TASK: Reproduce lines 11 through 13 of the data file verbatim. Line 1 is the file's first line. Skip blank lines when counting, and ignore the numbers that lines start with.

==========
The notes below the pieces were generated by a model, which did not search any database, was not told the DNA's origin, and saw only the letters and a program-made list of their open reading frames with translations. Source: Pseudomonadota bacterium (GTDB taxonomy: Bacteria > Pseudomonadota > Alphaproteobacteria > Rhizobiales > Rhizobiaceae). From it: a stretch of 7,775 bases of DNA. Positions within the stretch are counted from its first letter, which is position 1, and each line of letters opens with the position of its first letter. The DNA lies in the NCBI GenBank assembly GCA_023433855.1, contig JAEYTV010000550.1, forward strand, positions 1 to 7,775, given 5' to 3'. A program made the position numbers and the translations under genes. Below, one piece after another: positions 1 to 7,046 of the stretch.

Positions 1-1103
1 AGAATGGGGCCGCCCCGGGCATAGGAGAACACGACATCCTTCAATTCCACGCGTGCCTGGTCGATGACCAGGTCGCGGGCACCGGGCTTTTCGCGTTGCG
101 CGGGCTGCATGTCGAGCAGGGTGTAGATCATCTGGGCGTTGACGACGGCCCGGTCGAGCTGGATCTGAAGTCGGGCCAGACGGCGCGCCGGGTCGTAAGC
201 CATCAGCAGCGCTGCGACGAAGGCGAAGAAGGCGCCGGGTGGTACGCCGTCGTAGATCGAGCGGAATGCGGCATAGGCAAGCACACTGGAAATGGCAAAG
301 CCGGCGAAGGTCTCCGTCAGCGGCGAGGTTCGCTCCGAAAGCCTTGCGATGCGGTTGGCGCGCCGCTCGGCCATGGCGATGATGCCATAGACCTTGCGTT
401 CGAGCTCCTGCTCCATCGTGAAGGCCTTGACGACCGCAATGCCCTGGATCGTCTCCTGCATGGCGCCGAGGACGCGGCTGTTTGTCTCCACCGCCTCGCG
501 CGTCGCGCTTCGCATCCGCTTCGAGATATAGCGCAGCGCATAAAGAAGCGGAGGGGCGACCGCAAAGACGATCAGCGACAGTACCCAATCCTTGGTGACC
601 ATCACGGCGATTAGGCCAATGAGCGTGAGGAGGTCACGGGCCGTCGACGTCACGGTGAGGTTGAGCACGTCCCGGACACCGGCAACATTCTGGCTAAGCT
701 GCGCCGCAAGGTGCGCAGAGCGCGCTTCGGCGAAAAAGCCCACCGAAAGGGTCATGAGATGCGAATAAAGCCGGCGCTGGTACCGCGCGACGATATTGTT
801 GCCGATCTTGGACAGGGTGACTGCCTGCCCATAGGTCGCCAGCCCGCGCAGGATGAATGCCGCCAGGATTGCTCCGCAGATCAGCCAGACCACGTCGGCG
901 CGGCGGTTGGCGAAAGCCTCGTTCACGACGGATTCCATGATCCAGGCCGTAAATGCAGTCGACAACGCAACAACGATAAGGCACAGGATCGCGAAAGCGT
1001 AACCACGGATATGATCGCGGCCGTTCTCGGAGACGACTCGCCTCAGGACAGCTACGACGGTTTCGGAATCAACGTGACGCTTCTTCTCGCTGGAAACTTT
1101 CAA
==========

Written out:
801 GCCGATCTTGGACAGGGTGACTGCCTGCCCATAGGTCGCCAGCCCGCGCAGGATGAATGCCGCCAGGATTGCTCCGCAGATCAGCCAGACCACGTCGGCG
901 CGGCGGTTGGCGAAAGCCTCGTTCACGACGGATTCCATGATCCAGGCCGTAAATGCAGTCGACAACGCAACAACGATAAGGCACAGGATCGCGAAAGCGT
1001 AACCACGGATATGATCGCGGCCGTTCTCGGAGACGACTCGCCTCAGGACAGCTACGACGGTTTCGGAATCAACGTGACGCTTCTTCTCGCTGGAAACTTT